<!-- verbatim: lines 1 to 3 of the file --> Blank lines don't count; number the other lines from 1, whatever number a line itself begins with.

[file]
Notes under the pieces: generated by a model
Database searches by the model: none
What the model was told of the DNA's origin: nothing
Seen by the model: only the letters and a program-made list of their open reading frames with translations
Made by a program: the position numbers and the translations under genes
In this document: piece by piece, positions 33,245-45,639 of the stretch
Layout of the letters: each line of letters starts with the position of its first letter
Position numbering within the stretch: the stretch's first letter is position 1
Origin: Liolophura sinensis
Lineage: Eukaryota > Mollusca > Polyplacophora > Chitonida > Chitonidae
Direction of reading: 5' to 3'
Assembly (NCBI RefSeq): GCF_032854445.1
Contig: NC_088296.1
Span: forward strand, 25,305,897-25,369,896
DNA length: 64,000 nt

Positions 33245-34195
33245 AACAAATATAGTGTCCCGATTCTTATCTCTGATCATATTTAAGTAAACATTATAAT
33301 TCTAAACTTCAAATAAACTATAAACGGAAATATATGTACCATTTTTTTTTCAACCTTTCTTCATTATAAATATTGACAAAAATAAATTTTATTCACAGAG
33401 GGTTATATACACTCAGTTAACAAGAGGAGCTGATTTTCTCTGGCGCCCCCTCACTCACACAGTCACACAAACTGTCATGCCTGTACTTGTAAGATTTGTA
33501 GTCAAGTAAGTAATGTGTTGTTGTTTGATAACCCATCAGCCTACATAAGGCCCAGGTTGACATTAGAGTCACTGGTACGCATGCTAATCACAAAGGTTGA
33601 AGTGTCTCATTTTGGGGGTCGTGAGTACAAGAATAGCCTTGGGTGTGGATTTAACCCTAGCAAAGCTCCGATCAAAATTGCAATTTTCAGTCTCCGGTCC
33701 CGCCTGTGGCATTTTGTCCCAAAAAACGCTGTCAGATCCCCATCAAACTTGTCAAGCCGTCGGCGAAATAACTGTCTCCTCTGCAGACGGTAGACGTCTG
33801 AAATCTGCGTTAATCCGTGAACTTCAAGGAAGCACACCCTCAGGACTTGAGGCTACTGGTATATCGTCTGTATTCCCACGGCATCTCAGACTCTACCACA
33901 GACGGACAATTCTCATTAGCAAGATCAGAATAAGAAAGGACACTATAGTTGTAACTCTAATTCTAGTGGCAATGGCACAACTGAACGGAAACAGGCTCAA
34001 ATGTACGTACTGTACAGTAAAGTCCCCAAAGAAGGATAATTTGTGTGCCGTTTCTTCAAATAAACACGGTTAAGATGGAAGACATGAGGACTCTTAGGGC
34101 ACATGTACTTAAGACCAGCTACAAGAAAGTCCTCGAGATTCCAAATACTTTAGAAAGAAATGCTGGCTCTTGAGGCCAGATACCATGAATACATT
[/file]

Notes under the pieces: generated by a model
Database searches by the model: none
What the model was told of the DNA's origin: nothing